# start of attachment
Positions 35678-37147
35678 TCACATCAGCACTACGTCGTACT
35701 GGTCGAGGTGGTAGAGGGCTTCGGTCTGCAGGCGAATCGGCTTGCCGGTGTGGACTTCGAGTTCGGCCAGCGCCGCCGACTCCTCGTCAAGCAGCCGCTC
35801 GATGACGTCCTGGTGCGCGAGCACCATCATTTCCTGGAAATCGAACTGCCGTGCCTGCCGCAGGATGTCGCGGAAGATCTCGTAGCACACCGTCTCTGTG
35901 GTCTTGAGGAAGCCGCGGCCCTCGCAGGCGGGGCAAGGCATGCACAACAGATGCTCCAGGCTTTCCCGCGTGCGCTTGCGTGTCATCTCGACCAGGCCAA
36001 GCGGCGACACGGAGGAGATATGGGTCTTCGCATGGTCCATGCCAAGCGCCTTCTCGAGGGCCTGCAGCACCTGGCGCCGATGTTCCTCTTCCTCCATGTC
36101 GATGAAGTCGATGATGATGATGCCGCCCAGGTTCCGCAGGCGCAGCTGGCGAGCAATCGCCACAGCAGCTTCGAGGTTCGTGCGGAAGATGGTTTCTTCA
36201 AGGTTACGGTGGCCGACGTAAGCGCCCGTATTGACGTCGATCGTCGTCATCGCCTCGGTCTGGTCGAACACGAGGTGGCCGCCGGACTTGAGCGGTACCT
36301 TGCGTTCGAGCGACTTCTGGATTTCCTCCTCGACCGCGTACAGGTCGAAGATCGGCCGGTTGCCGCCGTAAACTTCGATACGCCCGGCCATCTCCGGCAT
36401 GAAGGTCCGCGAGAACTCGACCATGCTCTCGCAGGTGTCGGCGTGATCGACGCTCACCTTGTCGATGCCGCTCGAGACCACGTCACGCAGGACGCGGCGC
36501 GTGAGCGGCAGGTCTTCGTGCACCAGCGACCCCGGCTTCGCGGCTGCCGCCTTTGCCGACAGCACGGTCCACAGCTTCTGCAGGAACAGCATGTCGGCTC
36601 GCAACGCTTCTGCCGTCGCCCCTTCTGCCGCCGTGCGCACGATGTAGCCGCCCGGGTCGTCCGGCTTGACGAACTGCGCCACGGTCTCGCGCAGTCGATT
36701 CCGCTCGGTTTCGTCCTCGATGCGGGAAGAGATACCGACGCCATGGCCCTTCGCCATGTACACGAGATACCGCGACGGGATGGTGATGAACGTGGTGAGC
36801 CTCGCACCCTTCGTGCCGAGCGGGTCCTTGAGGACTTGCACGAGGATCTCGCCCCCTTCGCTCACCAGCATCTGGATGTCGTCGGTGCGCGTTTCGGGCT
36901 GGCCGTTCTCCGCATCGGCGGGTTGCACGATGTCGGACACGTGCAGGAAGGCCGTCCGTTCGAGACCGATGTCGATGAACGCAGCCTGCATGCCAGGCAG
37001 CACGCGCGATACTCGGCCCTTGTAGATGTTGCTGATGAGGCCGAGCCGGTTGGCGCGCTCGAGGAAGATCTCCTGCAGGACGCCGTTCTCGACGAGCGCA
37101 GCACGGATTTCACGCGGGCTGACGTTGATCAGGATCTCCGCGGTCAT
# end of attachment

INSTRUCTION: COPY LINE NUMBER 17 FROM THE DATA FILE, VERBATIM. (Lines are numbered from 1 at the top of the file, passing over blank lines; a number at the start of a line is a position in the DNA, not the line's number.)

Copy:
37101 GCACGGATTTCACGCGGGCTGACGTTGATCAGGATCTCCGCGGTCAT